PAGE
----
ND’s congressional delegation responds to Biden admin’s new methane rules


During the United Nations Climate Change Conference, President Joe Biden announced new EPA rules to reduce methane emissions from U.S. drilling operations by approximately 75 percent by 2030, compared with 2005.

The new proposed EPA rules for reducing methane emissions will require leak detection repair, which is also known as LDAR. The rules also include ratcheting down flaring which impacts North Dakota which historically has had high percentages of gas flaring per volume.

It’s an expansion of the 2016 Obama-era rule that only targeted new wells. Now, the new rule will address all older wells too. Companies like Exxon Mobile and BP were in favor of the 2016 rules and they are already using the technology.

Despite the industry’s openness to the idea, North Dakota’s Congressional Delegation is characterizing the new rule as duplicative of the good work North Dakota is already doing.

“It’s not surprising that places like large multi-national companies support the rule because it’s always easier for them to comply with onerous rules. They have more lawyers. They have more technology that they can apply. But the reality is that North Dakota has always handled and always enforced good regulations as it relates to methane, said U.S. Senator Kevin Cramer.

U.S. Representative posted a public tweet condeming Biden’s new EPA methane rules

“Federal regulatory regime gives you very specific way in which to do this, so if you develop a new and better way to do it, like legitimately a better way to do this, you’re not allowed to do it under the federal rules until you change those rules which is a long and unwieldy process,” explained U.S. Representative for North Dakota’s at-large congressional district, Kelly Armstrong.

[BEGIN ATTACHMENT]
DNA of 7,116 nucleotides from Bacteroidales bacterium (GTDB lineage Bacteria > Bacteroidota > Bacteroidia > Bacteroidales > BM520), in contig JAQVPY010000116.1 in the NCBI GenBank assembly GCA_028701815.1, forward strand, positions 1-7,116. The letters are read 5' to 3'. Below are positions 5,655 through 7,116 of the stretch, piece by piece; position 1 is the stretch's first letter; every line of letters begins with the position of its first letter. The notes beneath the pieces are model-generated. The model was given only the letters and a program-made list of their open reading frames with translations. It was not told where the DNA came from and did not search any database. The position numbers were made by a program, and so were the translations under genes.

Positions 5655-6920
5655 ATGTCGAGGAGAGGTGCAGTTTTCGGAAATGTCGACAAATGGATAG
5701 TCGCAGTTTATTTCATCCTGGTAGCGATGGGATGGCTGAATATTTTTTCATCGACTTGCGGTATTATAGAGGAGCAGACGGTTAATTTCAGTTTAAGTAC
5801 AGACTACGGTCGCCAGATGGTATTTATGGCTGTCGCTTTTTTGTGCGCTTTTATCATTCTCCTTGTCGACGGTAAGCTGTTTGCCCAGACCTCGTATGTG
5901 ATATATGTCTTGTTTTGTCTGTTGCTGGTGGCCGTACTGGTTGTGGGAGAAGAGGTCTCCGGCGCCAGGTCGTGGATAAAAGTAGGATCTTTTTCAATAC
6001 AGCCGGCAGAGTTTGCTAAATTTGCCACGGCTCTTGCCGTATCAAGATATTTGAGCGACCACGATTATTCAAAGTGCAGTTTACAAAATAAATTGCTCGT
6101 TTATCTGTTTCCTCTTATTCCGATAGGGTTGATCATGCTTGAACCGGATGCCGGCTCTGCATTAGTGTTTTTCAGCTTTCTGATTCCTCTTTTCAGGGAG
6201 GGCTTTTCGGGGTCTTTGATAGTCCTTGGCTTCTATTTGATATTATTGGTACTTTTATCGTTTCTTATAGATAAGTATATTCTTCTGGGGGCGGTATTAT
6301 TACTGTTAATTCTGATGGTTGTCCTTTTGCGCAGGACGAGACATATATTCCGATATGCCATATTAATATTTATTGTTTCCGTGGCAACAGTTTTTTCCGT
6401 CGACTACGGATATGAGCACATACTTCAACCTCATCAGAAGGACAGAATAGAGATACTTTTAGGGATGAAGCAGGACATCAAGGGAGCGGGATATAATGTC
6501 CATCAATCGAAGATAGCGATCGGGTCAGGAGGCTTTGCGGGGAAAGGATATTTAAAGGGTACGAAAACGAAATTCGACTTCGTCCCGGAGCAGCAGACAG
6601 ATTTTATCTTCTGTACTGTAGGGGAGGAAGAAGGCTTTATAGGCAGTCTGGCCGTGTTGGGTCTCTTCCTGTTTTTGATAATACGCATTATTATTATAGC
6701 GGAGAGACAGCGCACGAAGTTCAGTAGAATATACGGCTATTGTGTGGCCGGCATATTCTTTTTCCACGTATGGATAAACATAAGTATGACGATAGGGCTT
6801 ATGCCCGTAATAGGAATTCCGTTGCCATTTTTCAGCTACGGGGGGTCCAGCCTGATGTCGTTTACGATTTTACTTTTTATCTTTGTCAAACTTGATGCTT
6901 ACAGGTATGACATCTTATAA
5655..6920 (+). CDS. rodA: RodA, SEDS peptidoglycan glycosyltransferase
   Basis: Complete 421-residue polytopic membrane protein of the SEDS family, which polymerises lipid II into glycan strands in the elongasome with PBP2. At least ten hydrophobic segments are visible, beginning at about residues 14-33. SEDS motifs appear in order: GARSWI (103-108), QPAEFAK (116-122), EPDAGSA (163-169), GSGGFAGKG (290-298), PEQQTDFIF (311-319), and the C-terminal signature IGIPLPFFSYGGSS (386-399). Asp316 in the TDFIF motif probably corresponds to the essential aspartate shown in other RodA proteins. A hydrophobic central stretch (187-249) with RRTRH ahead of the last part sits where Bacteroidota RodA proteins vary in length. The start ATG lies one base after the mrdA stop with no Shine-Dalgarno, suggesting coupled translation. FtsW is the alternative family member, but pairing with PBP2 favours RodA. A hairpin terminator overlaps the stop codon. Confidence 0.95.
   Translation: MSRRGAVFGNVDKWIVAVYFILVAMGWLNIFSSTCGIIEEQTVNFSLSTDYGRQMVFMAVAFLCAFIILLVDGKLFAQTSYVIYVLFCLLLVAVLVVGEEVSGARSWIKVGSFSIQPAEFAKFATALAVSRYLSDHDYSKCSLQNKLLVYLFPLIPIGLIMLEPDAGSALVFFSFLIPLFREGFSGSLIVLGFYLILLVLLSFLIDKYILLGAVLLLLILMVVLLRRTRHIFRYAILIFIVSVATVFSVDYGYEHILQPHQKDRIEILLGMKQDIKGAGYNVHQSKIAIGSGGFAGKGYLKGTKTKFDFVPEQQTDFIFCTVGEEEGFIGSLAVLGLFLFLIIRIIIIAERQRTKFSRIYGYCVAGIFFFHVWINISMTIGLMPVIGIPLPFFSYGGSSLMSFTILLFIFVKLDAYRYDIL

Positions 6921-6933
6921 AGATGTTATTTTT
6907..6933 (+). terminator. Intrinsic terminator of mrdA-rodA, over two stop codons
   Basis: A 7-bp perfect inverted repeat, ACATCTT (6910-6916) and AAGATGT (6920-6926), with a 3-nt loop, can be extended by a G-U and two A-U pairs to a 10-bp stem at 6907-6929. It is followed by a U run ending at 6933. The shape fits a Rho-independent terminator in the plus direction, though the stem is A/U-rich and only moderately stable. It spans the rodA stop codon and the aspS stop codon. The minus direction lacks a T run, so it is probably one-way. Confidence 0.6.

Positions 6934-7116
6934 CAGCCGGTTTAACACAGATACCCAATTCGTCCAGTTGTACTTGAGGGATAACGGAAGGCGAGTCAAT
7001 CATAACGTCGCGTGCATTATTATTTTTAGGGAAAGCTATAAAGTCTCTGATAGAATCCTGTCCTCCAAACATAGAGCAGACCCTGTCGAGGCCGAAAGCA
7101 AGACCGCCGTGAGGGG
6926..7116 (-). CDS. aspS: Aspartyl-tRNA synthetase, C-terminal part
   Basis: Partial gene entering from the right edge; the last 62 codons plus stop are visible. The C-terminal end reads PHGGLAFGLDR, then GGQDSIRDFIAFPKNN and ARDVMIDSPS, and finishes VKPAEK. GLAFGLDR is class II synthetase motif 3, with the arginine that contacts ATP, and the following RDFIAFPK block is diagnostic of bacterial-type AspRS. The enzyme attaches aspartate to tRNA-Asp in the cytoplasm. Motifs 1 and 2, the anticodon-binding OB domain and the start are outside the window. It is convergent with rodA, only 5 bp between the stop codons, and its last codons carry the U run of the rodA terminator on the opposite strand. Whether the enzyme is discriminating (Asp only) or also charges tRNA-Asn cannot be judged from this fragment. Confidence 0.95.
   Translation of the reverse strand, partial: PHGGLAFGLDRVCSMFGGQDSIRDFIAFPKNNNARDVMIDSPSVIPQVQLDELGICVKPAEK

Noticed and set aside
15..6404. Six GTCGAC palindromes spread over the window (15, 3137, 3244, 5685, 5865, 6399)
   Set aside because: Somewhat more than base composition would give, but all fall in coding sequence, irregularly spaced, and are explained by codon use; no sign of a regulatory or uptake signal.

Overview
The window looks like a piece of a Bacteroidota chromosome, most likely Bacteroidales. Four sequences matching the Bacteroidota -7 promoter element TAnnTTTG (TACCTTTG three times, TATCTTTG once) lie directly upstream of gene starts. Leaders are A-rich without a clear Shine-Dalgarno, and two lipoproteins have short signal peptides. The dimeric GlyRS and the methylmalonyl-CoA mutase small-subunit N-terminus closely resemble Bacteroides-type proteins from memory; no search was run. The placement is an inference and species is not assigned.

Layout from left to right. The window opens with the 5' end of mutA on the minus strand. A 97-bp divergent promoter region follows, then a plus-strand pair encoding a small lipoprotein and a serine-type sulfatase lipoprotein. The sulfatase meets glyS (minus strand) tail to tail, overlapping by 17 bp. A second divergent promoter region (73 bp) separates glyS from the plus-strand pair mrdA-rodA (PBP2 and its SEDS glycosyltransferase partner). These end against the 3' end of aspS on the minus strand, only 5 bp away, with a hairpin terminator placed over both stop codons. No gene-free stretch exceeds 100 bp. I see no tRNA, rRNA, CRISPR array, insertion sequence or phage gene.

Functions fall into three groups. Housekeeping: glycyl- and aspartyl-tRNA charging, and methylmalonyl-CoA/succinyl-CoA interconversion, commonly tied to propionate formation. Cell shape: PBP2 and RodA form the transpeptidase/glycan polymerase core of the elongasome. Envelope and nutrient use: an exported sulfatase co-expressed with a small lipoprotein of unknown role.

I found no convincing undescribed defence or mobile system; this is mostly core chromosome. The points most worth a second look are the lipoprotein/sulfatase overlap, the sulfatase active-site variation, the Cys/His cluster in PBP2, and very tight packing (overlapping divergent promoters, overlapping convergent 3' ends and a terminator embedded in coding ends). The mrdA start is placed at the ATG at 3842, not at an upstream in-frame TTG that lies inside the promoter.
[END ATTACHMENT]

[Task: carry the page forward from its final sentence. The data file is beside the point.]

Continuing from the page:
U.S. Senator John Hoeven issued a statement calling the new EPA methane reduction rule “duplicative” and “costly” for North Dakota’s oil and gas sector.

The Dakota Resource Council (DRC) tells KX News the biggest concern for small producers is cost.
In order to detect methane leaks from oil and gas infrastructure, producers need to use specialized Flir infrared cameras which can range in the tens of thousands of dollars and also require a certified operator.

However, DRC says other states like Colorado are already using the technology, and ultimately the new rules will push North Dakota oil and gas producers to stay viable in the 21st Century.

“We look at this as a way that oil and gas can then clean up some of the externalities they’re putting off as far as pollution, things like that. Then the industry can innovate in order to reduce those emissions and be a cleaner industry in North Dakota and worldwide,” explained DRC Executive Director Scott Skokos.

Other regulations will include air quality reporting that the state will implement through the Clean Air Act.

The full EPA methane reduction regulations have not come out yet.

Methane accounts for one-third of greenhouse gas emissions, globally.

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